No one is perfect and everyone makes mistakes. When we make a mistake it’s easy to be our worst critic. But it’s much more effective to be our best supporter. Here are 5 strategies to stop beating ourselves up and embrace the lessons we learn.
Photo creds: Frank Park
“If your compassion does not include yourself, it is incomplete.” – Jack Kornfield
Last week a friend came to me for advice. She had made a mistake (“a huge mistake” she said) and was beating herself up to death. In her own words: “I feel like an idiot. How can I be so stupid to make such a basic mistake? Even a 7-year-old knows that what I did was stupid. Argh, I hate myself for it.”
It broke my heart. She is so kind and so generous to everyone. She is always the first one to offer help and be supportive. She is a true, kind friend. But you wouldn’t know that about her had you overheard our exchange. So it broke my heart to see that she could not extend all of that kindness and generosity to herself.
Well, today I found myself in her shoes.
I made a mistake and you have no idea how critical I was of myself. Oh, how I felt bad and stupid for what I did. “If I could turn the clock around…” “If I hadn’t sent that email while having a migraine…” ‘If I were more careful…” “If I wasn’t looking for validation of my work and were more humble…” “If…” If…” If…” Oh, that self-talk was taking me downhill fast. Luckily, I am a coach! And as soon as I noticed my self-criticism, I applied to myself the same advice I gave my friend just a week ago because I would never talk to a friend the same way I was talking to myself.
So here are my 5 strategies to be kind to yourself and stop beating yourself up when you make a mistake.
1. Talk to someone you trust
I immediately texted my friend (the one above) and told her what happened. I knew she would understand. She was kind and loving. She reminded me that I am not my mistakes, also that “I don’t know what I don’t know” and that I did what I thought was best at the time.
It might be hard to be vulnerable and talk about your mistakes, especially if you’re feeling ashamed and afraid of being judged. But odds are someone who loves you will view your mistake from a different perspective and help you see the positive intention behind the misguided action.
2. Practice kindness to yourself
My very first thought after I realized my mistake was “Oh no, why did you do that? That was so stupid! You shouldn’t have done it!” But I would never talk that way to a friend or a loved one, or anyone for that matter. So why should I talk to myself like that?
Being kind to yourself is just as important as being kind to others. Things you would never say to loved ones should never be said to yourself either. Imagine the amount of suffering it would cause others to hear these words from you, and realize that you are hurting yourself just as much.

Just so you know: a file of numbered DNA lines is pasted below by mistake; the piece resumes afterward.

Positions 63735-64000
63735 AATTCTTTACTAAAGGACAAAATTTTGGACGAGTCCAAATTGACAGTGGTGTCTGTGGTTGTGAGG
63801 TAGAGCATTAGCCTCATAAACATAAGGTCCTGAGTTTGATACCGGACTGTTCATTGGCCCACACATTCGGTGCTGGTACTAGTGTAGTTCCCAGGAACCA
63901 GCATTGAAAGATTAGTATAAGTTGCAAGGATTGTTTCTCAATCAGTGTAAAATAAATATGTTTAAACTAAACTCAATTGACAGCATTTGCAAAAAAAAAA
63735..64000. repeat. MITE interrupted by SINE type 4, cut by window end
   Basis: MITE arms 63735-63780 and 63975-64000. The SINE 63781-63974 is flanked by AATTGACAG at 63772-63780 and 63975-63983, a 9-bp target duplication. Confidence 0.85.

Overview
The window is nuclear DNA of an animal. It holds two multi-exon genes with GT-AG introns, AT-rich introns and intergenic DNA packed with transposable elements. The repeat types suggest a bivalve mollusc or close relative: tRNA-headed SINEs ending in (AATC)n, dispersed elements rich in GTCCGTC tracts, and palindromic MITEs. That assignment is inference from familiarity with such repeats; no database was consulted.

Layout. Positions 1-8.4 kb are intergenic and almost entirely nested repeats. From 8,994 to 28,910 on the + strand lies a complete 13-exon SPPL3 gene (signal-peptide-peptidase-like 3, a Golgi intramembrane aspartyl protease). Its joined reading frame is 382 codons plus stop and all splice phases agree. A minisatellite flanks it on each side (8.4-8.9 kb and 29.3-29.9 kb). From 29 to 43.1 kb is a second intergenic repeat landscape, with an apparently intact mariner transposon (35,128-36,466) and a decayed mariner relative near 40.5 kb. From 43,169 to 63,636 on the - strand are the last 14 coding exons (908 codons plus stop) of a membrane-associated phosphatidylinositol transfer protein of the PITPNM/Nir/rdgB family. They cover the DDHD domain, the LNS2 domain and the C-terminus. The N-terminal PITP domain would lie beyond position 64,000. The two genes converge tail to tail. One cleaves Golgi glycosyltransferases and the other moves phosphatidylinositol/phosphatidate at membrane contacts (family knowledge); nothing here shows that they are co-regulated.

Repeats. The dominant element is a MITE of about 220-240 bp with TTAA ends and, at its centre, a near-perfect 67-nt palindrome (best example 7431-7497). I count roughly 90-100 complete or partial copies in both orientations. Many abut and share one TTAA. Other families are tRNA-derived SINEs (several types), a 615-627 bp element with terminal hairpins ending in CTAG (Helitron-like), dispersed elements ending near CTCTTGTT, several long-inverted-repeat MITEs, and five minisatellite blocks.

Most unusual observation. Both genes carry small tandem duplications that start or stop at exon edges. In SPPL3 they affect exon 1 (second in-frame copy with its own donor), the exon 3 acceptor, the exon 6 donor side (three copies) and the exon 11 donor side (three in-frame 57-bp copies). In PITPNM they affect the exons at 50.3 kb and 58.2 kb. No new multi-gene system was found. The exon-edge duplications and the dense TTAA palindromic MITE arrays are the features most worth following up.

I immediately started a loving-kindness meditation I learned from my dear friend Dr. Shauna Shapiro: I closed my eyes, put my right hand on my heart, took a deep belly breath and chanted, few times:
3. Practice positive talk
Make a conscious effort to stop the self-negative talk. Remind yourself, better yet, compliment yourself on what you did well. Acknowledge your achievements, big or small. I bet you, for every mistake you make there are at least 10, if not hundreds, of things you do well.
I was able to remind myself of all the good work I had done and the positive results I was able to achieve for them. It sure made me feel better. But I still was not 100% convinced.
4. Acknowledge that you are not your mistakes
Then my friend told me “Remember that you are not your mistake.” She reminded me how I used those same words to help her get out of her funk. And that’s true. I need to be able to offer to myself the same kindness I offer the people I love and care about.
5. Be grateful for the opportunity to learn
Maya Angelou said, “When you know better, you do better.” Life is a never-ending journey of self-improvement and mistakes will happen. That you can be sure of. But you have many great qualities and strengths, as well as many areas for improvement. If you see those mistakes as opportunities they show you what you need to work on and become the best you can be.
As I was reciting the loving-kindness meditation I told myself that I had made a mistake, that was true, but my intentions were always good and I learned my lesson. I know for a fact that, from now on, I will not make that same mistake again. And that is true too.
The truth is, we all make mistakes. And we will do, many times more. It’s just part of being human. Because “we don’t know what we don’t know” and sometimes it takes a mistake for us to learn the lesson. So let’s be kind to ourselves as we would to our loved ones and grateful for the opportunities to learn new lessons in life. Because it means that we are living and thriving.
Gratitude is a practice we can cultivate. It does not have to be a once a year thing, it can be an everyday habit. In fact, once cultivated and put to practice, gratitude can make us happier, healthier and more successful. That’s why I created The Gratitude Week Project, a FREE 7-day project created to help us cultivate this practice. I hope you will join me and dozens of grateful folks.
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